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Angiosperm evolution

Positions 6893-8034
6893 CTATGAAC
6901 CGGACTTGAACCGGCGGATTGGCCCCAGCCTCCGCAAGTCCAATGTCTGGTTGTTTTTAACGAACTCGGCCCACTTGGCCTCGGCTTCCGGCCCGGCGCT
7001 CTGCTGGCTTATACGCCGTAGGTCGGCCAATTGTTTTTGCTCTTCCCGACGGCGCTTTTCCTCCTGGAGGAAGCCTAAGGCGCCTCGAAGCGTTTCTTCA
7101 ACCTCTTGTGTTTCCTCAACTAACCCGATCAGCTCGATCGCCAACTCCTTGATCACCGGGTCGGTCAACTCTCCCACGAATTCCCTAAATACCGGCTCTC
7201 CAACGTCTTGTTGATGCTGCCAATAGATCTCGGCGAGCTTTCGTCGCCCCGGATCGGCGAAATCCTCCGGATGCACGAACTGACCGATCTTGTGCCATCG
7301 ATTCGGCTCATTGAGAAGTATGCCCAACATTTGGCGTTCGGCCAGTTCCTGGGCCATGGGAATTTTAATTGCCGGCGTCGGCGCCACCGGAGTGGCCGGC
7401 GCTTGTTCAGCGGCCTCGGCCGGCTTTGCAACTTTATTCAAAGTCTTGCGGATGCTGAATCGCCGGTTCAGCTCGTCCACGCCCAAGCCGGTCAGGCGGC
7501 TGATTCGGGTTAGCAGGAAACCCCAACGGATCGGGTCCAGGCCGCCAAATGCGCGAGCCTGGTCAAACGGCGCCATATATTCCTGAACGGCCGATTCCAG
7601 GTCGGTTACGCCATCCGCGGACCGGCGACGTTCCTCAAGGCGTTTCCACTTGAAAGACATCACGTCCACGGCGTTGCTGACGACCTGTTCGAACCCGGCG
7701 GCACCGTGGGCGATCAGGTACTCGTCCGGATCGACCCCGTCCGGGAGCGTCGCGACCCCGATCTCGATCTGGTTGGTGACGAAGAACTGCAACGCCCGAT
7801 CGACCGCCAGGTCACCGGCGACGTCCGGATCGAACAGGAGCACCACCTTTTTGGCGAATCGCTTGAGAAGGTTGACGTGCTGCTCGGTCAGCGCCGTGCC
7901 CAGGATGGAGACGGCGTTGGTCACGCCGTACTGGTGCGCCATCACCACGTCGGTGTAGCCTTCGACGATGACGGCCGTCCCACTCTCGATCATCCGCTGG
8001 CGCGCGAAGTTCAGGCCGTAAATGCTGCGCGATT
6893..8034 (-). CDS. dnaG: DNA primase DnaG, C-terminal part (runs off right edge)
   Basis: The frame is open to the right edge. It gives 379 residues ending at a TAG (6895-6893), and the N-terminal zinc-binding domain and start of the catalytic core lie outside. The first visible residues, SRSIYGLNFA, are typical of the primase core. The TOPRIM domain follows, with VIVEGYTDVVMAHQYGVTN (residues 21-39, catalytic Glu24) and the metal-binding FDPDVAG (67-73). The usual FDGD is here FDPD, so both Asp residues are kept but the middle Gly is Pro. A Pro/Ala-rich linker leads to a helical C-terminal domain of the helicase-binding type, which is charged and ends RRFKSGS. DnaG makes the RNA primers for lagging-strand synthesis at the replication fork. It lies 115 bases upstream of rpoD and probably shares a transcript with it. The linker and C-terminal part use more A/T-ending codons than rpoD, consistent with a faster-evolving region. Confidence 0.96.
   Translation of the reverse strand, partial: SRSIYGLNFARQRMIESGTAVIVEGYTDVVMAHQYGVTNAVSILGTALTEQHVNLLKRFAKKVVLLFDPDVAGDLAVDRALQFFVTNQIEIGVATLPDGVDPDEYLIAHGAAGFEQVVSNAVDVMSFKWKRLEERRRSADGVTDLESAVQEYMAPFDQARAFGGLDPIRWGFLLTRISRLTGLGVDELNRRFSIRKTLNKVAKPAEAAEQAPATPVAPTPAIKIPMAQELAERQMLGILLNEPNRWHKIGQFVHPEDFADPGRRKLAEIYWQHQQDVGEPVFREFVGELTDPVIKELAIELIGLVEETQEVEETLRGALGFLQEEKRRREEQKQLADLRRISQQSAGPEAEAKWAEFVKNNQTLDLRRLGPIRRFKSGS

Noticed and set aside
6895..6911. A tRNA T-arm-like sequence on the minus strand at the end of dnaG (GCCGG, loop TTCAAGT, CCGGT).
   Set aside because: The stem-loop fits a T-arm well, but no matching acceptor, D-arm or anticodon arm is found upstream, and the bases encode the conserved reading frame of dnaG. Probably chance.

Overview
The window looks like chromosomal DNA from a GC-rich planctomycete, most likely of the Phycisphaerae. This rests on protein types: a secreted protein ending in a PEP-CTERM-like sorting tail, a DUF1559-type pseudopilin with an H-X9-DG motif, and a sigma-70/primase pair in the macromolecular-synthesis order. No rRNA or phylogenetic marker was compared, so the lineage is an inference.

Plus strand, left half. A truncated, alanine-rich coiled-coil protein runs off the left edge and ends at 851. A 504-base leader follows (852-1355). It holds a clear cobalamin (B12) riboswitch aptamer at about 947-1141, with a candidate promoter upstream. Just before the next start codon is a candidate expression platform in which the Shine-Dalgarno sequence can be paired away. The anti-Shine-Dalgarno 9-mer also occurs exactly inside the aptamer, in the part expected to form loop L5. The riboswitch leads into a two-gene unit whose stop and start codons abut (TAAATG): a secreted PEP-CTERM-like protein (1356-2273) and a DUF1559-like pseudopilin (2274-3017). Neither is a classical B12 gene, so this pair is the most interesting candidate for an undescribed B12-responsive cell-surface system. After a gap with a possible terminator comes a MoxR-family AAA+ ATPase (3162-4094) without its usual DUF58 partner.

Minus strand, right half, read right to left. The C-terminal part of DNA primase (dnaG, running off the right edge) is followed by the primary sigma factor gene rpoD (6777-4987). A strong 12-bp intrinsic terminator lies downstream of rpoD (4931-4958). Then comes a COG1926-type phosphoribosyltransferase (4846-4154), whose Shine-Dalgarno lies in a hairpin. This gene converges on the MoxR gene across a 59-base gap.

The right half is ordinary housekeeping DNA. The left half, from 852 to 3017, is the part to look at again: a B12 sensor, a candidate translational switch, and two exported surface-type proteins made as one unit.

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For more information, log on to-http://shomusbiology.weebly.com/Download the study materials here-http://shomusbiology.weebly.com/bio-materials.htmlFossilized spores suggest that higher plants (embryophytes) have lived on the land for at least 475 million years.[3] Early land plants reproduced sexually with flagellated, swimming sperm, like the green algae from which they evolved. An adaptation to terrestrialization was the development of upright meiosporangia for dispersal by spores to new habitats. This feature is lacking in the descendants of their nearest algal relatives, the Charophycean green algae. A later terrestrial adaptation took place with retention of the delicate, avascular sexual stage, the gametophyte, within the tissues of the vascular sporophyte. This occurred by spore germination within sporangia rather than spore release, as in non-seed plants. A current example of how this might have happened can be seen in the precocious spore germination in Sellaginella, the spike-moss. The result for the ancestors of angiosperms was enclosing them in a case, the seed. The first seed bearing plants, like the ginkgo, and conifers (such as pines and firs), did not produce flowers. The pollen grains (males) of Ginkgo and cycads produce a pair of flagellated, mobile sperm cells that "swim" down the developing pollen tube to the female and her eggs.The apparently sudden appearance of relatively modern flowers in the fossil record initially posed such a problem for the theory of evolution that it was called an "abominable mystery" by Charles Darwin.[4] However, the fossil record has considerably grown since the time of Darwin, and recently discovered angiosperm fossils such as Archaefructus, along with further discoveries of fossil gymnosperms, suggest how angiosperm characteristics may have been acquired in a series of steps. Several groups of extinct gymnosperms, in particular seed ferns, have been proposed as the ancestors of flowering plants, but there is no continuous fossil evidence showing exactly how flowers evolved. Some older fossils, such as the upper Triassic Sanmiguelia, have been suggested. Based on current evidence, some propose that the ancestors of the angiosperms diverged from an unknown group of gymnosperms during the late Triassic (245--202 million years ago). A close relationship between angiosperms and gnetophytes, proposed on the basis of morphological evidence, has more recently been disputed on the basis of molecular evidence that suggest gnetophytes are instead more closely related to other gymnosperms.[citation needed] Source of the article published in description is Wikipedia. I am sharing their material. © by original content developers of Wikipedia.Link- http://en.wikipedia.org/wiki/Main_Page

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